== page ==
The oft-quoted Treaty of Kasr-ı Şirin of 1639 finally settled the centuries-old border disputes and, to this day, constitutes the only border in the Middle East that was not imposed by imperial powers. Apart from culturally impacting each other immensely, Turks and Iranians are the two regional heavyweights that are non-Arab.
Following the rise of the Justice and Development Party (AK Party) to power in 2002, relations with the Islamic Republic of Iran have been framed within the contours of our neighborhood policy that foresaw normalization with our neighbors. However, Iran has always had a special place among our neighbors. The AK Party leadership treated Iran as a very special country. Throughout the last decade Turkey has always been on the giving end of bilateral relations.
This became particularly clear when Turkey refused to vote in favor of the United Nations Security Council (UNSC) Resolution 1929, which took almost a year to be prepared. Turkey spent enormous political capital, together with Brazil, in finding a solution to the nuclear issue. Furthermore, the UNSC vote took place days after the Israeli raid of the Mavi Marmara and other ships in an aid flotilla in the eastern Mediterranean, souring Turkish-Israeli and Turkish-American relations.
I vividly remember heading a delegation that aimed to clarify Turkey’s sensitivities to Washington as head of the Turkey-US Inter-parliamentary Friendship Group. Turkey was heavily criticized by our colleagues in Washington for the Tehran Agreement, which precipitated our “no” vote in the Security Council. During those days, some of us believed we had extended unnecessarily diplomatic cover to Tehran. Our expectation was that Iran would open certain sectors of its economy to Turkey, that common gas exploration would take place in the South Pars field and that trade would increase up to $30 billion annually. Of course, none of those promises were acted upon. The Iranians played us merely for their own benefit.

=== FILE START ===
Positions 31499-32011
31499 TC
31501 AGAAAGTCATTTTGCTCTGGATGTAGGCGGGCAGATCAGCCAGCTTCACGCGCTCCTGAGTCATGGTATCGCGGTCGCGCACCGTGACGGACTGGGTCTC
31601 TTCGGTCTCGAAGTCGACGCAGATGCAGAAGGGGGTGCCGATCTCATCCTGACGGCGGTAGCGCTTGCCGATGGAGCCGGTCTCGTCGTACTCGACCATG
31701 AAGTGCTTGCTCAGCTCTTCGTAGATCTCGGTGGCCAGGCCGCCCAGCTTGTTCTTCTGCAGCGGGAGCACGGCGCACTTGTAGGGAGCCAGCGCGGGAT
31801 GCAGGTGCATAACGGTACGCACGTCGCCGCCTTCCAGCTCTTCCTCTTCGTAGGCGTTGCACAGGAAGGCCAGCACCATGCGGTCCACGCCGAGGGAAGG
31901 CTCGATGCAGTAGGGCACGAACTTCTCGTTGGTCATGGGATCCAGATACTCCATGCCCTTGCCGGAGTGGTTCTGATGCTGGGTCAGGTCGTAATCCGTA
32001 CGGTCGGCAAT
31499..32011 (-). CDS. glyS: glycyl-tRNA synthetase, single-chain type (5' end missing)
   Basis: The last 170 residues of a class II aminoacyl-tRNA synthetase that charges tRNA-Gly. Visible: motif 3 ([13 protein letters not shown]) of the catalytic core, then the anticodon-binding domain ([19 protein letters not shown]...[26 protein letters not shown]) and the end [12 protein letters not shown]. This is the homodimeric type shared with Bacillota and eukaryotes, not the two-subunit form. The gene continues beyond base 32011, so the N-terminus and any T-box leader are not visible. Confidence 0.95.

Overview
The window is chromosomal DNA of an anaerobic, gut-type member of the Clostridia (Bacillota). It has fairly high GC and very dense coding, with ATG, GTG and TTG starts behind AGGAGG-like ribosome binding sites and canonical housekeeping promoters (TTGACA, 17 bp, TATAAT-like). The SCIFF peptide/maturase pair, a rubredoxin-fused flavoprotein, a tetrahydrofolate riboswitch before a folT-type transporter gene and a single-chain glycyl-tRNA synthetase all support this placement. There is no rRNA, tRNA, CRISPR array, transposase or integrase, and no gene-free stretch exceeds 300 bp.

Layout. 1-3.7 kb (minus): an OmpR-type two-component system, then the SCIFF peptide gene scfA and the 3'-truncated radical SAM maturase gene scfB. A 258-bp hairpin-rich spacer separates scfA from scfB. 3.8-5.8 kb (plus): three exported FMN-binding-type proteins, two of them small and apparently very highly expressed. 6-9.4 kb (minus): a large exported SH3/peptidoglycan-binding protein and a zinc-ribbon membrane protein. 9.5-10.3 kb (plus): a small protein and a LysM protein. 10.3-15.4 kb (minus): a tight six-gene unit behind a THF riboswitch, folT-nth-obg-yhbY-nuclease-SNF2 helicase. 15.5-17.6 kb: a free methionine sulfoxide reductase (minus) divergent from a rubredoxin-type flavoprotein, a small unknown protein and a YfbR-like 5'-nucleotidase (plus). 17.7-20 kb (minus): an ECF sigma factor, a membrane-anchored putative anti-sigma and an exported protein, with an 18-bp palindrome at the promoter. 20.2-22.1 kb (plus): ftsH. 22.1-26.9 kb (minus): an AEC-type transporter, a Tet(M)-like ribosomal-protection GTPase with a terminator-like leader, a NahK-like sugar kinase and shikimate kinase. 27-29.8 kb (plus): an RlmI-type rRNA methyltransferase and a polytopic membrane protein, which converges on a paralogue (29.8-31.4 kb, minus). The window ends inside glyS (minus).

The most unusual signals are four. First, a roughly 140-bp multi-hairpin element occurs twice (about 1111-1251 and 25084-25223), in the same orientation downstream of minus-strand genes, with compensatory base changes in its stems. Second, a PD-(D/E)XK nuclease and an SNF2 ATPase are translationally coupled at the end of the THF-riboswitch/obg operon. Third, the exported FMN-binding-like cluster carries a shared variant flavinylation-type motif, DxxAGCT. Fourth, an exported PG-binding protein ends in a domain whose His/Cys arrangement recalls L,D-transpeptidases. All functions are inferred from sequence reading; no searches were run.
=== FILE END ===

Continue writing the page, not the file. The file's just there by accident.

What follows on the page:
Over time, Turkish unhappiness with the lack of Iranian sincerity has become more pronounced in Ankara. Whispers have turned into stronger articulations of disapproval over Iranian actions. Prime Minister Recep Tayyip Erdoğan’s remarks two days ago about Tehran’s wobbling on the venue of the nuclear talks between the P5+1 and Iran reveal the increasing impatience with Iranian diplomacy. Tehran, of course, aims to embarrass Ankara over its policy on Syria, Turkey’s hosting of the NATO early warning radar system as well as the recent decision to reduce oil imports from Iran by 20 percent. Prime Minister Erdoğan’s comments were actually quite controlled and limited to warning Iran that it risks increasing isolation with its inconsistent policies. However, I suspect things could actually become more intense if Tehran has a hand in supporting the PKK and/or other foul play emerges on Iraq.
When everyone was trying to isolate Syria, we extended a helping hand with the hope that engagement with Turkey would exert a moderating influence on them. When everyone was trying to sanction Iran, we attempted to get them out of their isolation and resolve the nuclear issue in a face-saving manner. Neither Syria nor Iran responded to us when they should have. They now have revealed their true colors and made it clear that they merely used Turkish engagement for their own narrow interests. Damascus has already lost Turkey and Tehran is likely to do so if it continues with this constant wobbling and game playing that is so typical of Persian behavior.
The Turkish government rightly feels that Tehran has been ungrateful and has long forgotten the diplomatic capital Turkey used to help resolve the nuclear issue. Ultimately, the Arab awakening’s greatest contribution to our foreign policy has been the end of our romanticism toward the Middle East. That may not be so bad after all.